Chances are someone in our household is awake.
I am an early riser, usually beginning my day by 2 a.m. My spouse is often still up from the previous day.
Two windows on the southwest side of the house are illuminated once I reach my writing desk, hers above mine. The planet Jupiter is not always hanging above us as in the photo. We are night owls.
Early rising provides a six-hour shift at my desk before the world wakes up. It is the quiet writers need.
Saturday I culled books. I purged duplicates from the stacks to be donated or given to friends, and put some in a reading pile. I spent the most time reading and considering books that were off grid. That is, they didn’t appear on Goodreads or Amazon, and they had no IBSN, a numbering convention that began in 1967. Many books I will consult for my autobiography predate IBSN. Others were printed privately. It’s a different world when we get off the grid.
I put Who Will Do Our Fighting for Us? by George E. Reedy, with an introduction by Senator Edward M. Kennedy, on my desk. The U.S. military, when I enlisted in 1975, was a backdrop for understanding the role of citizen participation in society. The dialectic Reedy explores is between a conscription and a volunteer army. Reedy favored conscription because such soldiers don’t like what they were doing. “That is precisely the reason why they should be preferred,” he wrote.
I participated in the draft lottery and had the number 128 when I was eligible to be called up. That year they called only through 125 so I could finish my undergraduate degree at the university and fulfill my selective service requirement without a student deferment. It turned out I enlisted after the end of the war in Vietnam.
The other off grid book was A Clearing in the Forest by Gayle A. McCoy. It’s a biography of Colonel George Davenport, one of the founders of his namesake city where I was born. I’m more familiar with his business partner Antoine LeClaire. The plan is to write 500-750 word historical/autobiographical sketches of important places in my life and use them to set the scene for autobiography sections. Both founders require further study before getting to the Davenport segment. I put the biography on my bedside table.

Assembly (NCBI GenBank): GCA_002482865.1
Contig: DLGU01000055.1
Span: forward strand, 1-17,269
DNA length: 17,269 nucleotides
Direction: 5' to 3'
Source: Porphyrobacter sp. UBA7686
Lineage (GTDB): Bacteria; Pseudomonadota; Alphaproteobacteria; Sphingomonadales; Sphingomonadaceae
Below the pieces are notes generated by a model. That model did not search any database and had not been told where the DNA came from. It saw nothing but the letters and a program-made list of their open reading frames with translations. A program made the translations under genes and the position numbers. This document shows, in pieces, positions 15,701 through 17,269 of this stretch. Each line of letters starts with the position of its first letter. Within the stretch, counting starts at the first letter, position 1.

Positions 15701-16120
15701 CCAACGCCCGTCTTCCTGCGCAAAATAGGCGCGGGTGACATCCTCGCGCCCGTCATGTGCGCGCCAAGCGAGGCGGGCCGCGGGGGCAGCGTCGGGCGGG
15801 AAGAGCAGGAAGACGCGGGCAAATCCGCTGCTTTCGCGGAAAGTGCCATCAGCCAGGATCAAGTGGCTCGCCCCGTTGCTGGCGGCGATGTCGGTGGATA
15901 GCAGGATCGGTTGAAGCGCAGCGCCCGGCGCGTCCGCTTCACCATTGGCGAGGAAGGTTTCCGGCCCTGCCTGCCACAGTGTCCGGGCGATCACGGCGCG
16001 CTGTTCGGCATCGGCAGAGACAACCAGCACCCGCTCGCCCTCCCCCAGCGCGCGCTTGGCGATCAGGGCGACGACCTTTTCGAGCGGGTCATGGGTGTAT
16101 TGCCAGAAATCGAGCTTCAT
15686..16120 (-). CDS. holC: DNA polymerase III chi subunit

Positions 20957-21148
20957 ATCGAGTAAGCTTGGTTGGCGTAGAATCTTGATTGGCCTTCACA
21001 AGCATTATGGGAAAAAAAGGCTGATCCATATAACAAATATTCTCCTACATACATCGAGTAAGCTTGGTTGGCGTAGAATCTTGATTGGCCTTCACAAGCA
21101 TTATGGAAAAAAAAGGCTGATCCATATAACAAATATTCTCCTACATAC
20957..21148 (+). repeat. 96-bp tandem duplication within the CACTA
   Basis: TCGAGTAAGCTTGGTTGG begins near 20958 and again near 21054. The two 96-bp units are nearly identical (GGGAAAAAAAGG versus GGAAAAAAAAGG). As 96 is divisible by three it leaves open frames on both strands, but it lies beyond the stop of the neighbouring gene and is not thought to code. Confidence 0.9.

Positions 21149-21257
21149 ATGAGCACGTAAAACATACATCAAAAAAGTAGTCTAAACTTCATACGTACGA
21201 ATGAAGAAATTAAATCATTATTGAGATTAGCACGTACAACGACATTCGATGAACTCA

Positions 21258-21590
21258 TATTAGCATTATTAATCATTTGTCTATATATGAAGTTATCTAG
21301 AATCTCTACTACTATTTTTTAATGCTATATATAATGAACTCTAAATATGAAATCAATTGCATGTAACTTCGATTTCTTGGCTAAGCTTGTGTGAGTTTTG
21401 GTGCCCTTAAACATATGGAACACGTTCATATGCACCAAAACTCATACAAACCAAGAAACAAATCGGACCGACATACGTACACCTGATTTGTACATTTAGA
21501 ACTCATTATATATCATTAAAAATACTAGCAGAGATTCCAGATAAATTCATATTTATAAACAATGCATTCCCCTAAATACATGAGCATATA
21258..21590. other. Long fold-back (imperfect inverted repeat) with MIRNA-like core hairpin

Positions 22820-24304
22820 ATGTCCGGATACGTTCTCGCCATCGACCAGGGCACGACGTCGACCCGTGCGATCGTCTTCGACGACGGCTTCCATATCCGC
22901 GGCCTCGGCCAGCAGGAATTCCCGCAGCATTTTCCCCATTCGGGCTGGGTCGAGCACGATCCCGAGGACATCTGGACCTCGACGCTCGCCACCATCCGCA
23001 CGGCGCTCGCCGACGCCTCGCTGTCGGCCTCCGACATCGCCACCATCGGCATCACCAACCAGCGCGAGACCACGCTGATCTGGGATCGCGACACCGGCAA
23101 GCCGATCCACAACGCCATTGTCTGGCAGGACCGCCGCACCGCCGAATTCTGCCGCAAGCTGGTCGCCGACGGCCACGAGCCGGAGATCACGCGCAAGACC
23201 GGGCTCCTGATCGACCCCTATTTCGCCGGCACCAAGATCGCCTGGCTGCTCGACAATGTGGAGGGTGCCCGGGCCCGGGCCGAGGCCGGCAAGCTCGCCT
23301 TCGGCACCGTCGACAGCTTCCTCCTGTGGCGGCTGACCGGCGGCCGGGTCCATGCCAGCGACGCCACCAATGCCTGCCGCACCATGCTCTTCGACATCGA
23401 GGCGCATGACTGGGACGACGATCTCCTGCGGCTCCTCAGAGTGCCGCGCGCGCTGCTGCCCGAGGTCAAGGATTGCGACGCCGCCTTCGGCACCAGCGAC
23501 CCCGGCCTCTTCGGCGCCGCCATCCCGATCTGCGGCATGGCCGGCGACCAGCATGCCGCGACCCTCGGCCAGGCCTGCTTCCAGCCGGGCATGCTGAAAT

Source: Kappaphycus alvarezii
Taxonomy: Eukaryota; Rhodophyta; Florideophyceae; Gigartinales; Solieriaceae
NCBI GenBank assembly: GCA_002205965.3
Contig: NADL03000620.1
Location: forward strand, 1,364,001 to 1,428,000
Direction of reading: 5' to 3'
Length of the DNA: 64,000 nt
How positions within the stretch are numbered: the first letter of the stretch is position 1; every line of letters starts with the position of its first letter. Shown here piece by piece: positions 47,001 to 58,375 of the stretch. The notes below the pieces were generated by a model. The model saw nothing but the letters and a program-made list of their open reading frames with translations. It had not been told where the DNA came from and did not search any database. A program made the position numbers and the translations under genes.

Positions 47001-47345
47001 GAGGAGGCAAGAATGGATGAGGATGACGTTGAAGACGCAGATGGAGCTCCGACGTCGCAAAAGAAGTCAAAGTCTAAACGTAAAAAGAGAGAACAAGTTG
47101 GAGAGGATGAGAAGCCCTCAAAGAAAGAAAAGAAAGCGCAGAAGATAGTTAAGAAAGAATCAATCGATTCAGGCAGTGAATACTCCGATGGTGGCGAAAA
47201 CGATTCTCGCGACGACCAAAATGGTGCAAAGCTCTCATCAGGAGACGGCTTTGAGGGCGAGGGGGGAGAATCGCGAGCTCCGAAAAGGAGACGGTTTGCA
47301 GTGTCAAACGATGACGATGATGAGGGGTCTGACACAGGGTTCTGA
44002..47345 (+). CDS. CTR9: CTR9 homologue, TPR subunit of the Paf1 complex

It was a decent fall day yet too cold for bicycle riding. I followed my usual walking route to the public boat docks and back, about 2.5 miles. I was the only trail user wearing a face mask. News media reported a run on grocery stores as there was at the beginning of the pandemic. It is getting dire with reports of high levels of infection in nursing homes, care centers, and at the state prisons. In normal times all of this would be scandalous.
On Friday the Carroll Times Herald published a story about family and friends who contracted the coronavirus. It is anchored around friends playing Euchre and how the virus spread among them. “A spreading sickness” is poignant and timely just before Thanksgiving. Link here to read the first of three parts.
I like the photo in this post. Under a clear sky, light shines from rooms where we live quiet lives. We turn inward for a few hours before dawn, focused on our work. We can be ready when the rest of the world wakes up. What we increasingly find is we are not the only night owls during the disruption caused by the coronavirus pandemic.